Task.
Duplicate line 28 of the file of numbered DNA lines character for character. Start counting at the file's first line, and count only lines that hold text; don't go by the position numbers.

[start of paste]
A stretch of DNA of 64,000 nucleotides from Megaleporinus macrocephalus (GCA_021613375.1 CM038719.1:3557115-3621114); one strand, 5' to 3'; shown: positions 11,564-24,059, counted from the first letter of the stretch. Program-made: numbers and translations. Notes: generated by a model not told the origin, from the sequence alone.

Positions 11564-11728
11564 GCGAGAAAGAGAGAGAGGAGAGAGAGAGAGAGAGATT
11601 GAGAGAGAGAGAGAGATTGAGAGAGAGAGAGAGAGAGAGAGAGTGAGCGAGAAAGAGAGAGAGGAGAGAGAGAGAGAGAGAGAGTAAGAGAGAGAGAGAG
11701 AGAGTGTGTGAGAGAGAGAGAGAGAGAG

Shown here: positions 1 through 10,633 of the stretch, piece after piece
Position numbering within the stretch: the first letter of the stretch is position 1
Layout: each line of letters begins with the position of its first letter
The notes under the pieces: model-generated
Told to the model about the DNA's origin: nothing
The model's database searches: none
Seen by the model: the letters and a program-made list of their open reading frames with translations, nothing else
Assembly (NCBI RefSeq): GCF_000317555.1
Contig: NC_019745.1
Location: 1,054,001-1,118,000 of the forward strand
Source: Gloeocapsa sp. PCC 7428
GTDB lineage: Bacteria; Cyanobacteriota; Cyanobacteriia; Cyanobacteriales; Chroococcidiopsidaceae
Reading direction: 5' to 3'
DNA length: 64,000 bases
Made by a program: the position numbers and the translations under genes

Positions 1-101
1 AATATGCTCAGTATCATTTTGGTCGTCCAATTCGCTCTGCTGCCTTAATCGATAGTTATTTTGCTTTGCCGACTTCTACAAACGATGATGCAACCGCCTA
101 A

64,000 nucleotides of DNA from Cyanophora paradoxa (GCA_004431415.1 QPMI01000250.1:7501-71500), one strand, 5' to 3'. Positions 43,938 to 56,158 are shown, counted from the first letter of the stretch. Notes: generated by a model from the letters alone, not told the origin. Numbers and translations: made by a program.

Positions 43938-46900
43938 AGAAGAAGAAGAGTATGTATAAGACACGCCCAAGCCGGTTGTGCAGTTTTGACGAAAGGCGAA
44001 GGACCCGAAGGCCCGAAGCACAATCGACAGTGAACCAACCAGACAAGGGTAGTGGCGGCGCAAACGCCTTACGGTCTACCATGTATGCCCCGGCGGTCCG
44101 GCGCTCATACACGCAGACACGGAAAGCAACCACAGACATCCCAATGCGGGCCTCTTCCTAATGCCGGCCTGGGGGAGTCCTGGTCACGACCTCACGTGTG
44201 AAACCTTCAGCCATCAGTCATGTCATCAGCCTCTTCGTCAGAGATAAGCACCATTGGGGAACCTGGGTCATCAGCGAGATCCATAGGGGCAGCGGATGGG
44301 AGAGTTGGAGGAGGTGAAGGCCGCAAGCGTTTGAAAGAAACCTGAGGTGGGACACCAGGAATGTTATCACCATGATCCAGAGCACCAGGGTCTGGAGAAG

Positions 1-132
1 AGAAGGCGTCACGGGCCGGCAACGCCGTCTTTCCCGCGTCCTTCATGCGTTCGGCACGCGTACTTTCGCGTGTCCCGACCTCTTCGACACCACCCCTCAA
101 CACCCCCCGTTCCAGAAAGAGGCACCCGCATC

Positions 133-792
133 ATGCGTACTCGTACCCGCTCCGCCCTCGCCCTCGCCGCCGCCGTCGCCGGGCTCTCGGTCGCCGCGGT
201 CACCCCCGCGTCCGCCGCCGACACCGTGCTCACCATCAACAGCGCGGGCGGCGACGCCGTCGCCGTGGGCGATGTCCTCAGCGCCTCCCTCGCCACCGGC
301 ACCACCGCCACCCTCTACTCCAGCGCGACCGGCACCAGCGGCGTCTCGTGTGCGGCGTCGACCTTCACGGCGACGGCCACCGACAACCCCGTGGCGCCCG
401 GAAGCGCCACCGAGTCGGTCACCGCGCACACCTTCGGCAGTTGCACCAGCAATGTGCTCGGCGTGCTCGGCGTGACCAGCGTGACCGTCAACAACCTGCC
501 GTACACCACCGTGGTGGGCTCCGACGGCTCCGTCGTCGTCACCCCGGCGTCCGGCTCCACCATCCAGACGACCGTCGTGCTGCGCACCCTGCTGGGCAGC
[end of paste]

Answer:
44101 GCGCTCATACACGCAGACACGGAAAGCAACCACAGACATCCCAATGCGGGCCTCTTCCTAATGCCGGCCTGGGGGAGTCCTGGTCACGACCTCACGTGTG